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AFL-CIO Calls for Presidential Action on Worker Protections Against Ebola

AFL-CIO Calls for Presidential Action on Worker Protections Against Ebola

To protect the nation’s health care workers and the public from exposure to the Ebola virus, President Barack Obama should use his executive authority to put in place mandatory protections and other workplace standards for hospitals and other health care facilities, the AFL-CIO urged today.

Two nurses contracted the disease while caring for an Ebola patient in Dallas who later died, and there have been serious questions raised about that hospital’s protocols and preparedness and concerns over whether other health care facilities are prepared.

In letters to Obama and congressional leaders, AFL-CIO President Richard Trumka said:

Existing protocols, standards and guidelines, and adherence to them, are deficient. The failures in the response have put dozens of additional health care workers at risk, and potentially exposed many other workers and members of the public....Immediate action is needed.

The standards should include the “highest level of protective equipment,” including use of air purifying respirators and full body suits with hands on training on the proper way to put on and take off the protective gear. Trumka also called for protection from retaliation against workers who report health and safety issues or who contract the Ebola virus or are restricted or placed under quarantine.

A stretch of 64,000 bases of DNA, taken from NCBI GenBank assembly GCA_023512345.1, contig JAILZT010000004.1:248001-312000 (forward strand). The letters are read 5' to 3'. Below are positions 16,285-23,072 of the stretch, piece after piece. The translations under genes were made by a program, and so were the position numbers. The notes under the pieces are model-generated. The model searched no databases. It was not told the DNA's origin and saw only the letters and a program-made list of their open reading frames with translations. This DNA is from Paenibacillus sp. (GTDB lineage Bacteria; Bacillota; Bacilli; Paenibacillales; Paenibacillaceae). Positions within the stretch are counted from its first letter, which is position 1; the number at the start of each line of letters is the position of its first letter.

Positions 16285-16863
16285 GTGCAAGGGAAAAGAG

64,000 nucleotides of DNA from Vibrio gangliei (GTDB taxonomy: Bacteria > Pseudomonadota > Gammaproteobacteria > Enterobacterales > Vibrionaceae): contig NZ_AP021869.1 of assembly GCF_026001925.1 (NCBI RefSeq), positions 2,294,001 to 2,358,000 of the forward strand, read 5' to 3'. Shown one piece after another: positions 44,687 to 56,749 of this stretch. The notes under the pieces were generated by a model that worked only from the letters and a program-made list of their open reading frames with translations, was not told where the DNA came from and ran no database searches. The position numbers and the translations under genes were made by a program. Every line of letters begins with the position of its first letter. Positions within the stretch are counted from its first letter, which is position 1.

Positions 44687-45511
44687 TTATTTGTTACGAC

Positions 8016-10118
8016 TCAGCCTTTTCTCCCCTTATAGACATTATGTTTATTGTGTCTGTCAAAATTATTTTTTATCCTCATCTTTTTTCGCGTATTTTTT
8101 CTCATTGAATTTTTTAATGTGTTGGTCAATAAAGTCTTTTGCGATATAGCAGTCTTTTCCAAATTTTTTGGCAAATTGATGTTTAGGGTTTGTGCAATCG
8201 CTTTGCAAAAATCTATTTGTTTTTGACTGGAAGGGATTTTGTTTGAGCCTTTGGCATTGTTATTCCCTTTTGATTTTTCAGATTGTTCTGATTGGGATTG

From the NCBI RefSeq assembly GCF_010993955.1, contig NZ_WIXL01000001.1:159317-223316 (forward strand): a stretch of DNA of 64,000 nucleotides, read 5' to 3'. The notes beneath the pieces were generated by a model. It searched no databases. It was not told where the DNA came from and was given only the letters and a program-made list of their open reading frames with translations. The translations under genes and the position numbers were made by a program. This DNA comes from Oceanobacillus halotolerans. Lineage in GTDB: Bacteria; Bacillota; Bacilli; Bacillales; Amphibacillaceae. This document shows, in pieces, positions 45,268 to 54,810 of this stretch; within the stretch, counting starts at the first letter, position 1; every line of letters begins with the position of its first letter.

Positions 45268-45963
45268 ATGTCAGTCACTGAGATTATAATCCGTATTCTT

The letters also call on Congress to work jointly with the administration and to provide whatever support is needed through funding and legislation to see that these protections are put in place without delay.

National Nurse United (NNU) and AFT, which also represents nurses and other health care professionals, have called for strong mandatory protections for health care workers. Read more here.

Both unions have been providing assistance to nurses unions and health care workers organizations in West Africa who are in the center of the Ebola battle. That includes working with international organizations to provide health care workers with education, training and other support.

Trumka said, “We must not lose sight of the Ebola crisis in West Africa, where thousands have died and the virus is raging out of control.”

The assistance that the United States is providing to this region is critical to stopping the spread of Ebola in Africa and globally. But all of us—here in this country and in other countries—must do more.

Click here for the full letter to Obama and here and here for the letters to the Senate and House, respectively.

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